Melanie Rodier
Melanie Rodier has worked as a print and broadcast journalist for over 10 years, covering business and finance, general news,...
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Melanie Rodier | October 26, 2010 |


Is HFT Ready to Take Over the World?

Is HFT Ready to Take Over the World? As high-frequency traders eye opportunities across the world, emerging markets are joining the low-latency race, increasing exchange throughput capacity, lowering latency and creating a more friendly regulatory environment.

The new rules - DMA models 2, 3 and 4 - address sponsored access for the equities market, allowing high-frequency traders to access low-latency markets without pre-execution controls. Other new regulations allow colocation and the connecting of networks. While these offerings already were in place for the futures market, Brazil's regulator now has made them available for the equities market, too.

"You have to have the regulatory structure right to do electronic trading," notes Adam Honore, research director at Boston-based Aite Group. "You don't want to have to trade through a local broker. If exchanges have delays on quotes or orders, like some Asian exchanges, they're not going to be suitable for electronic trading."

Many emerging markets - including Singapore and, to some extent, Korea - still require regulatory changes to support the expansion of electronic trading, according to Honore. But, with the exception of Brazil, "There's more interest from the non-emerging world for the emerging world to have an open market than there is in the emerging market itself," he says.

For example, traders in developed markets are increasingly interested in Vietnam and Thailand, Honore notes. "But there's nothing coming out of there itself. The appetite is bigger than the bite," he says.

Accelerating Exchange Infrastructure

In addition to operating under a regulatory structure that is flexible enough to enable emerging markets to compete in the global marketplace, exchanges themselves must have "their infrastructure right," Honore adds. Exchanges that recently upgraded their infrastructure include the Tokyo Stock Exchange (TSE), the Warsaw Stock Exchange and the Singapore Exchange (SGX).

Earlier this year the TSE launched its next-generation equities trading system, "arrowhead," with the aim of boosting order capacity and reducing latency. This summer, the Warsaw Stock Exchange signed a deal with NYSE to acquire a state-of-the-art cash and derivatives trading platform provided by NYSE Technologies as part of a multiyear business partnership. And the SGX recently announced a collaboration with Voltaire, a provider of scale-out data center fabrics; Nasdaq OMX; and HP on an ultra-fast, next-generation equities trading platform.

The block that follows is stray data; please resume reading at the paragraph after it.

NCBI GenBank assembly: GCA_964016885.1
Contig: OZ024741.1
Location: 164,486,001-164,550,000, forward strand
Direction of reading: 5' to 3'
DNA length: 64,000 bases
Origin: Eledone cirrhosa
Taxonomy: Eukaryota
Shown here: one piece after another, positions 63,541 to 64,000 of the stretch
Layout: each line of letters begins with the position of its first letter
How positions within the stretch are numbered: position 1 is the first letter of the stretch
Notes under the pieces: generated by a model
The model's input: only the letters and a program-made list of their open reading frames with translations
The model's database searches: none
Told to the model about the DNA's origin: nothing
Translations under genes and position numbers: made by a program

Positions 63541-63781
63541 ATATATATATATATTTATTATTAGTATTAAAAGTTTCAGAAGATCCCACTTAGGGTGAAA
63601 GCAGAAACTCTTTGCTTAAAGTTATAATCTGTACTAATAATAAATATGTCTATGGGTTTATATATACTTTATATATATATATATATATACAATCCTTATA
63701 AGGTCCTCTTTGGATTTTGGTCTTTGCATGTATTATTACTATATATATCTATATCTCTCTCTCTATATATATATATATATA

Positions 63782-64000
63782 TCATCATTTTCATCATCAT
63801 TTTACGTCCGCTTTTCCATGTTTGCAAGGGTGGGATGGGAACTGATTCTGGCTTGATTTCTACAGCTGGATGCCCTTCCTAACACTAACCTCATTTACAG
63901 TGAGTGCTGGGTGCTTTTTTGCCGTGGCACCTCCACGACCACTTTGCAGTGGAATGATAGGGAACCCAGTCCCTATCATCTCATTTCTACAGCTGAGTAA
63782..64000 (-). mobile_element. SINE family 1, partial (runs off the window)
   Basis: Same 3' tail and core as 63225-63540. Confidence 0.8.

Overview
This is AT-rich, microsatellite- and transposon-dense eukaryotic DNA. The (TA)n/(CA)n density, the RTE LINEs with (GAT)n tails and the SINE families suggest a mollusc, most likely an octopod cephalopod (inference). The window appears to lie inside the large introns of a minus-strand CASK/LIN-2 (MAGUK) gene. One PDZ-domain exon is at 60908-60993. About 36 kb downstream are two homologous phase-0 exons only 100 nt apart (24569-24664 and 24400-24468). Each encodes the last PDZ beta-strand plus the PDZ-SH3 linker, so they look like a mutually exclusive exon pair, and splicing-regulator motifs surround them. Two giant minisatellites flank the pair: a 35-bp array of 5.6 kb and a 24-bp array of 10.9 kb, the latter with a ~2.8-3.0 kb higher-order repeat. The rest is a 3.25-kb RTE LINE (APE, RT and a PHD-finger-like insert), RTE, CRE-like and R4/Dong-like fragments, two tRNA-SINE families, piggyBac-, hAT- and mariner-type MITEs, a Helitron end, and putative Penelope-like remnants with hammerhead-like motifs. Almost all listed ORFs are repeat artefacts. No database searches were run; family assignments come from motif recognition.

Singapore's new trading engine - SGX Reach - will launch in the first quarter of 2011. It will be delivered through Nasdaq OMX's Genium INET technology, Voltaire InfiniBand switches and the vendor's Messaging Accelerator software, and HP ProLiant server blades. In a benchmark test, the exchange reportedly achieved an average order response time of less than 90 microseconds door to door, providing customers with the fastest execution capability in the world, according to Voltaire. In addition to SGX Reach, the exchange's new data center also will house SGX's market data and clearing infrastructure and offer a wide range of colocation services, the Singapore Business Review reports.

Meanwhile, India also has been actively focusing on boosting its low-latency capabilities. Since fall 2009, for example, firms have been able to colocate at the National Stock Exchange of India (NSE). (Colocation is not yet available at the commodities exchange, NTX.)

When NSE opened its colocation facility in January, initially it included space for 50 brokers, relates Sanjay Das, CTO and founder of Symphony FinTech, a start-up venture based in Mumbai and Edison, N.J., that seeks to design and deploy the next generation of high-frequency algorithmic trading platforms for the buy and sell sides in India. "That space was sold out within one week," he recalls. "Since it was sold out so quickly, they opened a second space in March of this year, with space for 200 computers. A lot of domestic brokerage houses got in." (Deutsche Bank, Citi, Morgan Stanley, Goldman Sachs and MF Global reportedly have colocated machines at the NSE.)

Local brokerages trade mostly through their own prop desks, usually deploying arbitrage strategies, Das says. "But the kind of trading strategies used by players right now will change," he asserts. "The buy side isn't there now - they will demand space in a colocation facility. So we're looking at the tip of the iceberg."


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